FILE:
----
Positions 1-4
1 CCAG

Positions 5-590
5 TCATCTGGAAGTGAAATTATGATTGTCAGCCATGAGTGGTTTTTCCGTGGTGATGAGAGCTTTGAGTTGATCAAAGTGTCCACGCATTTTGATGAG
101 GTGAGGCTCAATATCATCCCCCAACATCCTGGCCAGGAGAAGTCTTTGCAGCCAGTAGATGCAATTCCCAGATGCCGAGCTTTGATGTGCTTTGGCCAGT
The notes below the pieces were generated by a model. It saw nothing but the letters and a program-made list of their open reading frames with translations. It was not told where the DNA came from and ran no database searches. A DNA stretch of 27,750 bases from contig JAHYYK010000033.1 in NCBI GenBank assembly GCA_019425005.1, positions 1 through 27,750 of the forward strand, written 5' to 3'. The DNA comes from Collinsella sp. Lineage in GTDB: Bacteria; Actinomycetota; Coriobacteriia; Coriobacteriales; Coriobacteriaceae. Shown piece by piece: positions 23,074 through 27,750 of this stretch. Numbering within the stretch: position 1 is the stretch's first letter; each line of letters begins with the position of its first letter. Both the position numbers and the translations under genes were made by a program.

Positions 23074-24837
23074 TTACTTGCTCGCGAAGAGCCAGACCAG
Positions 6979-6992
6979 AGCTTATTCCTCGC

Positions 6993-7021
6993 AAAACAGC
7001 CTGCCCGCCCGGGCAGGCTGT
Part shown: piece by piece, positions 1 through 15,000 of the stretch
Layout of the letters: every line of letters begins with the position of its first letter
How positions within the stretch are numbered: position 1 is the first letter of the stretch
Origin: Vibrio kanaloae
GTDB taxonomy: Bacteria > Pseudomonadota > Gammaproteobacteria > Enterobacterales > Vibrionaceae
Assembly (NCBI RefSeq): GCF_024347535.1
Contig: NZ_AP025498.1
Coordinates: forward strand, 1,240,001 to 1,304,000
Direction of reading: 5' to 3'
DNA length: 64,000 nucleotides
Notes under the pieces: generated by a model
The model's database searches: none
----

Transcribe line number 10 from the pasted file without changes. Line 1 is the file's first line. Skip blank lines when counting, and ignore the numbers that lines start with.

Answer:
6979 AGCTTATTCCTCGC